Why Do I Get Blood Clots During My Period?

Have you ever noticed some thick, gelatinous, dark red clumps during your period? These are menstrual blood clots, a normal part of menstruation for many women. But what causes these clots to form, and should you be concerned if you notice some larger than normal clots? Keep reading to understand why period blood clots happen and when you should see a doctor.

What Are Period Blood Clots?

Blood clots during menstruation are a mixture of blood cells, vaginal tissue, and blood that is shed from the uterus during your monthly cycle. Clots form when blood sits or pools in the uterus before being expelled. The blood congeals and coagulates, forming jelly-like clumps.

Period clots are different than the type of blood clots that form deep in the veins, known as deep vein thrombosis. Menstrual clots are totally normal and not dangerous like clots inside the vascular system.

These clots can vary in size, from tiny specks to over a quarter in diameter. They are typically bright to dark red in color, similar to the shade of blood you see during your period. The texture is thick and gloopy, much like strawberry jam.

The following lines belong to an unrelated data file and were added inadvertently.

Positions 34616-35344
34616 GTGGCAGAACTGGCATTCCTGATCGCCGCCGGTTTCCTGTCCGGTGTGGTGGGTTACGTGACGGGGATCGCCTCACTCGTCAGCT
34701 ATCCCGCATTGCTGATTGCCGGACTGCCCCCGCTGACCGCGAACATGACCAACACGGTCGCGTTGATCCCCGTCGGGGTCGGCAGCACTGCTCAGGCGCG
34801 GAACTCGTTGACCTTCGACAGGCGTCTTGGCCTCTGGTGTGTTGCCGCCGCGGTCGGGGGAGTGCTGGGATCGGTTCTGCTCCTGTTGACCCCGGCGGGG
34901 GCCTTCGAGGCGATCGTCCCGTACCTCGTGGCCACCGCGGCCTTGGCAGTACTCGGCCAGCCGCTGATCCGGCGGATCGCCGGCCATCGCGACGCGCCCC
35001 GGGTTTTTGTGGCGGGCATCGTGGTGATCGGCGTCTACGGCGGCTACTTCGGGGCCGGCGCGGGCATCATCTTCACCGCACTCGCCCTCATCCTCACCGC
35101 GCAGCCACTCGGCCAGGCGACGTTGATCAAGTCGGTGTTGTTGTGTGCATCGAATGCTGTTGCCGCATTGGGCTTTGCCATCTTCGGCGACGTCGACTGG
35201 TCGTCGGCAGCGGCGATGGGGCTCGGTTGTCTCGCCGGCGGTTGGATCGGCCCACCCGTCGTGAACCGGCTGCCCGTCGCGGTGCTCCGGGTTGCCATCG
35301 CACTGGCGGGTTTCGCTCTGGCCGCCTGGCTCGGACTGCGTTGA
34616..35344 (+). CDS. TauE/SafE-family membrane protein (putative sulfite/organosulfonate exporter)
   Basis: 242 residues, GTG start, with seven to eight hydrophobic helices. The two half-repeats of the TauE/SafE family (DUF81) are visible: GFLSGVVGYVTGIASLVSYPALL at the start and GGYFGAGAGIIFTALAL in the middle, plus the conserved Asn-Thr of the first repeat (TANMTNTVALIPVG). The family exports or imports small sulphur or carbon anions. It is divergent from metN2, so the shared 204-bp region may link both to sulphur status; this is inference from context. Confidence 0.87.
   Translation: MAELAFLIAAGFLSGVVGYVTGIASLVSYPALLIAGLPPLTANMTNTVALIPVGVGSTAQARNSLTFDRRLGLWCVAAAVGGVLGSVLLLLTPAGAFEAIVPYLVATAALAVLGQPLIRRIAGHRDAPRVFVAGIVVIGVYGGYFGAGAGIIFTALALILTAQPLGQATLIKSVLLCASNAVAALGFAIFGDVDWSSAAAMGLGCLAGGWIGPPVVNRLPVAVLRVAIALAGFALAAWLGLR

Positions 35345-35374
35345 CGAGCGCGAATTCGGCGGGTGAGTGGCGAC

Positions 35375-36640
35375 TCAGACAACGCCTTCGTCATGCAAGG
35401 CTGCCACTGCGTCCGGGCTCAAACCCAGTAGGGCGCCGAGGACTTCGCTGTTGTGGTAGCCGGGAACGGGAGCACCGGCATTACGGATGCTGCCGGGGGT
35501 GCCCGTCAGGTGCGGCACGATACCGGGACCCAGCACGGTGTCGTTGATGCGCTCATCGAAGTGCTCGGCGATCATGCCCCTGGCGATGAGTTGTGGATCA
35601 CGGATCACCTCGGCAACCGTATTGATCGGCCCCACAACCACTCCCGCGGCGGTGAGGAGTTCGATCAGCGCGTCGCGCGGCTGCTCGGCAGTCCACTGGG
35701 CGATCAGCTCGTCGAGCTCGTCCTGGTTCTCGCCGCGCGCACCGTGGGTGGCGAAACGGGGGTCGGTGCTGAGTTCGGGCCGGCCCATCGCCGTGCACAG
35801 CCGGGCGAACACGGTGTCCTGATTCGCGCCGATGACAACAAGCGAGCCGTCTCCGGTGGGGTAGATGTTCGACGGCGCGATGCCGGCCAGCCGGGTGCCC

As the clots exit your vagina, you may see them on your pad, tampon, or in the toilet after using the restroom. Clots tend to be more common with a heavier flow.

Why Does My Period Blood Clot?

There are a few reasons why blood clots tend to form during menstruation:

Blood Sitting in the Uterus

The uterus is where the menstrual blood originates before it exits the body. If blood sits in the uterus for a period of time before flowing out, it will start to pool and coagulate. This is one of the main reasons clots form.

As your flow naturally slows or varies throughout your cycle, the blood has more time to collect in the uterus. This gives it time to clot before being shed.

Hormone Changes

Your hormones fluctuate throughout your menstrual cycle, especially estrogen and progesterone. In the lead up to your period, if these hormones rapidly change, it can impact clotting factors in the blood.

Estrogen helps keep blood vessels dilated while progesterone stabilizes the uterine lining. When these hormones drop sharply leading up to menstruation, it triggers the blood vessels to constrict and the uterine lining starts to break down.

This rush of hormone changes alters the coagulation factors in the blood, making it more likely to clot.

Heavy Menstrual Bleeding

If you have heavy periods, you naturally will have an increased chance of developing blood clots. The greater the volume of blood that flows out of the uterus, the higher the likelihood some will pool and coagulate before making it out of the body.

Plus, heavy bleeding often indicates there is an excess build up of the uterine lining that gets shed all at once during your period. This sudden shedding is associated with clot formation.